Old Trafford ‘vulnerability’ is ‘surprising’ says security expert after Manchester United bomb hoax debacle

The level of ‘vulnerability’ that Old Trafford’s bomb hoax debacle highlighted has been described as ‘surprising’ by a senior security expert.

Manchester United’s season-closing fixture against Bournemouth was abandoned on Sunday, and the stadium evacuated, after a suspicious device was discovered in a toilet by a steward.

It was later established that the ‘lifelike’ pipe bomb replica was a prop used by a private company in training exercises during the week – but not before a bomb disposal team had destroyed it with a controlled explosion.

Security consultant and ex-Metropolitan Police Superintendent Simon Turner said that the stadium should never have been opened to the public unless officials were certain that their safety was guaranteed.

“I’m surprised after Paris because stadiums should be on red alert, and every game at Old Trafford is like a cup final because it’s such an iconic stadium,” he said.

“Where they’ve gone wrong is, post the events in Paris, when you have a big game you should be completely satisfied that the stadium is secured before you open the doors.

“Then if you get a bomb hoax, you can make a judgement based upon what you know is in there and what you can reasonably expect to have got in there because of your search regime.

“If you haven’t got a secure stadium before you open the gates, then really you’re a bit screwed. It makes you very, very vulnerable to bomb hoaxes and all sorts.”

Despite the ultimately farcical nature of the hoax, United staff and Greater Manchester Police were praised for their level-headed approach to what at first seemed to be a potentially tragic situation.

And Mr Turner – who recently worked for two years at the head of Wembley’s event security team – believes that the lessons learned from the exercise could prove to be invaluable.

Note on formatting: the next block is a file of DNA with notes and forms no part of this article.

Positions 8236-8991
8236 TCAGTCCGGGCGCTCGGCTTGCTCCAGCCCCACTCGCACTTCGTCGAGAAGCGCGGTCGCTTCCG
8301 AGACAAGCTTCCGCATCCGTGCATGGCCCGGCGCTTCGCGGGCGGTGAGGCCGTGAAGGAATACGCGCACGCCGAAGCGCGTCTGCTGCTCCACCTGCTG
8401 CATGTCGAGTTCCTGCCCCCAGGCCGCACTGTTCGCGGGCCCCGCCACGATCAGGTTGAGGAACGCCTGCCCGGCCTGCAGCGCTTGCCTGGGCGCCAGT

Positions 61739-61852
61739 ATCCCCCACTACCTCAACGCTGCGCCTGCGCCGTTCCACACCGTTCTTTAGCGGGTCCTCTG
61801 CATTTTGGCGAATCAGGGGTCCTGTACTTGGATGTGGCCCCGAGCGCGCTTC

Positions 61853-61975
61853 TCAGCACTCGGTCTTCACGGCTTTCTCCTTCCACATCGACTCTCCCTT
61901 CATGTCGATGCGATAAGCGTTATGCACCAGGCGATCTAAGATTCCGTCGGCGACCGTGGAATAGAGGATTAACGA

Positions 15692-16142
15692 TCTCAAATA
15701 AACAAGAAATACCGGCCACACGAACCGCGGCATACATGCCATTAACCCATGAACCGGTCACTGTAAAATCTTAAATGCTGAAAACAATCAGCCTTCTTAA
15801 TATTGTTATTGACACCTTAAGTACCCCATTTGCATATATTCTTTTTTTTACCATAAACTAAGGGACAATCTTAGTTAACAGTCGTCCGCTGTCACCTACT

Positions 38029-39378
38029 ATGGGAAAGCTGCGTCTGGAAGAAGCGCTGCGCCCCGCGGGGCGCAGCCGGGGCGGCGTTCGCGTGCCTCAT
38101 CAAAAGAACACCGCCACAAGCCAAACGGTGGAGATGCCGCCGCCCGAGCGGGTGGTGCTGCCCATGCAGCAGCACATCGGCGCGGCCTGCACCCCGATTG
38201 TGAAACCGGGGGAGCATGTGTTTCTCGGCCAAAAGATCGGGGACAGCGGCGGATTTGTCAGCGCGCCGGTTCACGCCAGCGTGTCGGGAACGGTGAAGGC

“In the long run this will improve security, because every now and then people need a kick up the arse,” he said.

“They would have learnt an awful lot from the evacuation, it’s a hugely valuable exercise, not just for the stadium but for other agencies as well.

“On the positive side they assessed it, they dealt with it, they evacuated, they made that decision.

“The fact that they made that decision and get on with it says a lot, because a lot of people wouldn’t, a lot of people would be nervous of doing that.

“What they will be doing now is reviewing their security because it’s very rare that you actually get the chance to put an evacuation of a full stadium into place.”

Nevertheless, there will be concerns about the fact that what could have been a pipe bomb was allowed to sit in a 76,000 capacity stadium unchecked for a number of days.

But Mr Turner is confident that there will be no future implications on security – if anything he believes that potential terrorists will now have a harder job targeting sports venues.

“I don’t think in the long-run that could be arranged to happen again, because it’s a random series of events,” he said.

“It will actually make things a little bit more difficult because people will be thinking ‘we cannot afford for that to happen again’.

“If they didn’t know how it got there then they would have had problems.

“But what they’ll take comfort from is that they’ve identified how it got there, it wasn’t a deliberate attempt to cause problems, it was just that safety procedures weren’t carried out as they should have been.”

United’s match against Bournemouth will be replayed on Tuesday night at 8pm, although their hopes of qualifying for the Champions League were dashed as Manchester City avoided defeat at Swansea on Sunday.

Image courtesy of World Wide TV, via YouTube, with thanks

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